An investor may also need to keep in mind that an asset of Rs. 100 cr. may need anywhere between Rs. 5-10 cr. for maintenance every year. If the company is not able to generate this money in the profits from Rs. 40 cr. being earned each year (requiring a profit margin of about 12.5% to 25%), then the said asset may not remain in useful condition for its entire life of 20 years and may become dysfunctional sooner.

The key essence is that low NFAT businesses are quite capital intensive and keep on guzzling cash on a continuous basis.

All the best for your investing journey!


Dr. Vijay Malik

Impact of Depreciation on Net Fixed Assets Turnover (NFAT)

Dear Dr. Malik,

  1. Regarding net fixed asset turnover ratio: if a company’s sales don’t increase for few years but the net fixed asset is decreasing due to depreciation charges, doesn’t this distort the Net fixed asset turnover ratio (NFAT will increase), instead, should we calculate the gross fixed asset turnover ratio.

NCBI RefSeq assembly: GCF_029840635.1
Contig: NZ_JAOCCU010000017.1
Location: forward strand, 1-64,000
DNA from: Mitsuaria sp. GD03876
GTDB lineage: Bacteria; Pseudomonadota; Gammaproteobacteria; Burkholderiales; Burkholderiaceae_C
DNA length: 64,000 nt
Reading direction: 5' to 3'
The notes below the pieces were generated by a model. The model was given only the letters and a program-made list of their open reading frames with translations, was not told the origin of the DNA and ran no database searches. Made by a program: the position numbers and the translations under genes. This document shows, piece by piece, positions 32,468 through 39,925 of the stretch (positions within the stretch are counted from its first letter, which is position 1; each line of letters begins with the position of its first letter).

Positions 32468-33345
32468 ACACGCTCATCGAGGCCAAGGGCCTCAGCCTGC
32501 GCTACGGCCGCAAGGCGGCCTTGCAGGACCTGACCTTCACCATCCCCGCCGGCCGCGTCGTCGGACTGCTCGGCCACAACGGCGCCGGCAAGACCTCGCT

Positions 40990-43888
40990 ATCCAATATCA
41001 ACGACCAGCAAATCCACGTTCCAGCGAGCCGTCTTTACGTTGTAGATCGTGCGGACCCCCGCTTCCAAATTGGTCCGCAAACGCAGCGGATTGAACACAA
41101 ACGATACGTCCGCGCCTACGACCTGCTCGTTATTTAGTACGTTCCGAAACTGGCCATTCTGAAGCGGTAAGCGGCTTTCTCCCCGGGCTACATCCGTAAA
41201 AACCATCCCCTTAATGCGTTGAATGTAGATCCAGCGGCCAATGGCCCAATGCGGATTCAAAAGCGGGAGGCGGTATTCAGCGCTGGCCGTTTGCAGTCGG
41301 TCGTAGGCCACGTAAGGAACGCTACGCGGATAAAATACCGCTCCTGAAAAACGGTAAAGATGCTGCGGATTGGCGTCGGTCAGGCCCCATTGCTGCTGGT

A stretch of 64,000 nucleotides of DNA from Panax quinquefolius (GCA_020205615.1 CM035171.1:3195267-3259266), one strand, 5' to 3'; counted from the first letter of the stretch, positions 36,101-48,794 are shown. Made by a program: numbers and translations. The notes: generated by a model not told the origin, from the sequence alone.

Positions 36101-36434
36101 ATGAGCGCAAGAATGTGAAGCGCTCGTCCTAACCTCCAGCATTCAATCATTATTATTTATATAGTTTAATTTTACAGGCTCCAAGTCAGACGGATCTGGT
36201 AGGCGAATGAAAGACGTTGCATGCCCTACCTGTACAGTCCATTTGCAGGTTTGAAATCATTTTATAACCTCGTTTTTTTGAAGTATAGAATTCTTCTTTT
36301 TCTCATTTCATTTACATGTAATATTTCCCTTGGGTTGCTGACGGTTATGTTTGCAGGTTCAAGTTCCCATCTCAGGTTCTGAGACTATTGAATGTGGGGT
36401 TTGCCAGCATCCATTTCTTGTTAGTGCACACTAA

2. How does a company calculate its net asset value and makes deletion and addition to it? Is the gross asset value adjusted first and then depreciation charges adjusted accordingly? e.g. if the company has gross assets Rs. 1000/-composed of few machines and land and it sells a machine at Rs. 50/- (bought initially at say Rs.100/- )then does the net gross asset comes out to be 1000-100+50 = 950, and then depreciation charges adjusted to it. Or is it calculated entirely differently?


Author’s Response:


Thanks for writing to me!